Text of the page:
Ferret Photo-Sensitivity Study Update
By Mary Van Dahm
No, this doesn’t refer to ferrets that are camera shy! This refers to the effects of light and dark cycles on ferrets.
We have long suspected that early neutering could have some effect on ferrets, but it didn’t provide a complete picture for many of the adrenal cases we were seeing. Since we already knew that light and dark periods have an effect on the ferret breeding cycle, was it possible that light affected ferrets physically in other ways?
Most members of the mustelidae family are nocturnal (active at night) or are active during the early morning or late evening hours when the sun is just below the horizon. Many members of this family live in burrows during the day to avoid the heat and light of the sun. The average time spent in actual light is just a few hours a day and it is often subdued. This is totally different than the lighting cycles that we subject our pet ferrets to. Most ferret owners tend to keep their pets in sunlit rooms during the day and then subject them to more light in the evening when lights are turned on in the house.
The purpose of our study was to determine if this extended light period had anything to do with the prominence of adrenal disease in ferrets. We also wanted to consider the possibility of whether the age at which the ferret was neutered had any effect on the incidence of adrenal disease, but this was to be considered a by-product of the light study.
We took 30 ferrets aged 3 months to 2-1/2 years and separated them into 6 groups. Each group contained 1 or 2 ferrets that were early neuters, 2 ferrets that were altered at puberty (6 to 9 months) and 1 or 2 ferrets that were altered between 1-1/2 and 2-1/2 years of age. The late altered ferrets (juveniles and adults) were all animals that came into our shelter from different parts of the country. They came in at random as give-ups. They came from breeders in Illinois, Indiana, Iowa, Kentucky, Michigan, Missouri, and Wisconsin. We hoped that having ferrets from different backgrounds and bloodlines would reduce the possibility of a genetic susceptibility to the disease tainting the test.
The ferrets were set up in such a way that they had a sleeping room with no windows at all in it and the lights were only turned on for short periods of time to clean cages. Three playrooms were set up so that each shift could have about 12 hours of playtime. The ferrets received light for a short period of time (about 6 hours) each day. A combination of indirect fluorescent tight and indirect natural light (from a north window)were used.
All of the ferrets were free fed a mixture of Totally Ferret, IAMS kitten
food, Eukanuba cat food, Marshalls ferret food, and an occasional scoop
of Purina Kitten Chow or Cat Chow as a treat. They were also offered ‘ferret gruel’ daily – a mixture of whatever crumbs were left in the bowls from the day before moistened with water and with a dash of Ferretone, brewers yeast, ProBalance and shark cartilage added.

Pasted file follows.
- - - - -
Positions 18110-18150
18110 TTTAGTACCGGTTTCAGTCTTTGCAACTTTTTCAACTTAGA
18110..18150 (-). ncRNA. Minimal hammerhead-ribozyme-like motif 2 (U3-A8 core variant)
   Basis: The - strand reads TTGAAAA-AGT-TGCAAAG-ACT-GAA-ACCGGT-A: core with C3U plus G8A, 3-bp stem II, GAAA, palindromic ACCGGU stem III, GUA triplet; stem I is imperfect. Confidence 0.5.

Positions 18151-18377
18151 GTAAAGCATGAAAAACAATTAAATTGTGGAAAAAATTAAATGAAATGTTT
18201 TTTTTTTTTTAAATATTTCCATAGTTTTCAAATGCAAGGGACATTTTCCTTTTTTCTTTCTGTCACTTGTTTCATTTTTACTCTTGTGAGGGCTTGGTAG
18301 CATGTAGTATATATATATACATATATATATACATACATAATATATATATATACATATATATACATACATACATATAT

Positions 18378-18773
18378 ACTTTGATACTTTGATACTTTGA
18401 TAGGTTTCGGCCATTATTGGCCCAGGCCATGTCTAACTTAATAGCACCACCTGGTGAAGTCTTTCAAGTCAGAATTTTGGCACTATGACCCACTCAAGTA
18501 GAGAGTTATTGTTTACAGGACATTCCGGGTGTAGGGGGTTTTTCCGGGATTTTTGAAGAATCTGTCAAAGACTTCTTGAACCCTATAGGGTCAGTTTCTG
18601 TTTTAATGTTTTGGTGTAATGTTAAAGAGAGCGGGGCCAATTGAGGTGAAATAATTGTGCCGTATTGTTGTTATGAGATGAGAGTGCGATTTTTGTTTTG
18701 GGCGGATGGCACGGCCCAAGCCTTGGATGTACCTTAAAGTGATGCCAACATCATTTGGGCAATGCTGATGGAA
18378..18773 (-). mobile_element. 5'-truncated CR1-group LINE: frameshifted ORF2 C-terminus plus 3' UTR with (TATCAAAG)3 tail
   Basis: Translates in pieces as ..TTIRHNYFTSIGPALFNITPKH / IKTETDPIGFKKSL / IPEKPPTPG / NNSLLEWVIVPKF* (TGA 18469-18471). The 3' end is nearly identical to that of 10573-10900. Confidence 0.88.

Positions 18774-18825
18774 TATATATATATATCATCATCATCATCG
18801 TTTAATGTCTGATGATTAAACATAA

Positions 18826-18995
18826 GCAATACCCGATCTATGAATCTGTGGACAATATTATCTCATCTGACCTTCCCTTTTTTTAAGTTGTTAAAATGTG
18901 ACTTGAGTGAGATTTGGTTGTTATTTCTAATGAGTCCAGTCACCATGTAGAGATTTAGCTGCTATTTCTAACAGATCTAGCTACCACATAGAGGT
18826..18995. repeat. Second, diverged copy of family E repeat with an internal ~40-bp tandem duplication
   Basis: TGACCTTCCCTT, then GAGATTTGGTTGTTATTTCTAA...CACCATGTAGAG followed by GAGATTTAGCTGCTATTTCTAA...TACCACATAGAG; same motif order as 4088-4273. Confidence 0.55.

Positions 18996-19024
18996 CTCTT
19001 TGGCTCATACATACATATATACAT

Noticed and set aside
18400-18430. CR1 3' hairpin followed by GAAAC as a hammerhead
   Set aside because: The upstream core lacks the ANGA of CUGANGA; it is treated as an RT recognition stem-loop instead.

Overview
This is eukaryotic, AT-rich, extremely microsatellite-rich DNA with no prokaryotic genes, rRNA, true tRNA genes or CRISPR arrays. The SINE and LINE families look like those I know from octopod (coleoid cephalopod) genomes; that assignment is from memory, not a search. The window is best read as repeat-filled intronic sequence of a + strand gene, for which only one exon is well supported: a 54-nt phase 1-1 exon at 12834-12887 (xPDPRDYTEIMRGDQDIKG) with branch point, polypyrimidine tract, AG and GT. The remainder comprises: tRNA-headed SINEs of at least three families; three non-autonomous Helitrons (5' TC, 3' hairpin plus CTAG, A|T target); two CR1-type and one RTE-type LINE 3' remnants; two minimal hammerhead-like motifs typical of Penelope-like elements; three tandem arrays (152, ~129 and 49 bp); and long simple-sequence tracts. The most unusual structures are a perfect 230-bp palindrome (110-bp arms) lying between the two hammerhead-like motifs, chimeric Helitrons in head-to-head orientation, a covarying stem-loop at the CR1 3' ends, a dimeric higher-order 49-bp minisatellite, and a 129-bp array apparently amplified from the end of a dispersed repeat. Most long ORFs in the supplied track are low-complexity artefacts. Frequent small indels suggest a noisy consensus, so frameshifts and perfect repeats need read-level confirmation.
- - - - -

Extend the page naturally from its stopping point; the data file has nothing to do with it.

To date, (almost 5 years from the start of the study) only 3 of the ferrets involved in the study have developed signs of possible adrenal disease (Mostly thinning hair on the tail). One of these ferrets has a very low glucose level and is on a high dose of prednisone, which may be aggravating her adrenal glands. The other two had somewhat bad coats to begin with – even as juveniles – so there is a possibility that their hair loss is a hereditary condition and not adrenal disease that is causing their poor coats since they are both sisters. Six ferrets have gone in for non-adrenal related surgeries (hair balls, cystic spleens, insulinomas). The ages of these ferrets ranged from 3-1/2 years to 6-1/2 years at the time of surgery. These ferrets all had completely normal adrenal glands. Two of these ferrets were early alters.
Unfortunately some of the ferrets from the study are no longer with us. One died from lymphoma, two died of heart disease, one died of kidney failure, and one had liver disease. Ages at death ranged from 2-1/2 years to 6-1/2 years. Post mortems showed that all of the ferrets had healthy adrenal glands. None of these ferrets were early alters.
The rest of the group is still going strong, although a few have developed insulinoma. Our oldest ferret is 7-1/2 years old now. He is a late alter. Our oldest female is 6-1/2 years old and she is an early alter.
As God reclaims his little clowns, we will continue to do post mortems and record the conditions of the adrenal glands at that time.
In conclusion: Judging from the information collected so far, I feel very strongly that light plays an important role in the early onset of adrenal disease in ferrets. Perhaps excessive light causes an overly active adrenal gland (hyperplasia). If nothing changes in the ferret’s environment to reduce the light exposure, the hyperplasia develops into true adrenal disease or even cancer.
I can’t say at this point if light is the whole answer. There may be other factors that we have yet to discern, but light seems to be a strong factor. This may also be evident in the number of ferret shelters that I have talked to who notice that most of the ferrets that stay there for any length of time seem to develop signs of adrenal disease. Long hours of light or irregular lighting (as volunteers come and go at different hours) may be having an effect on the shelter residents. In those cases there is no easy solution to this problem.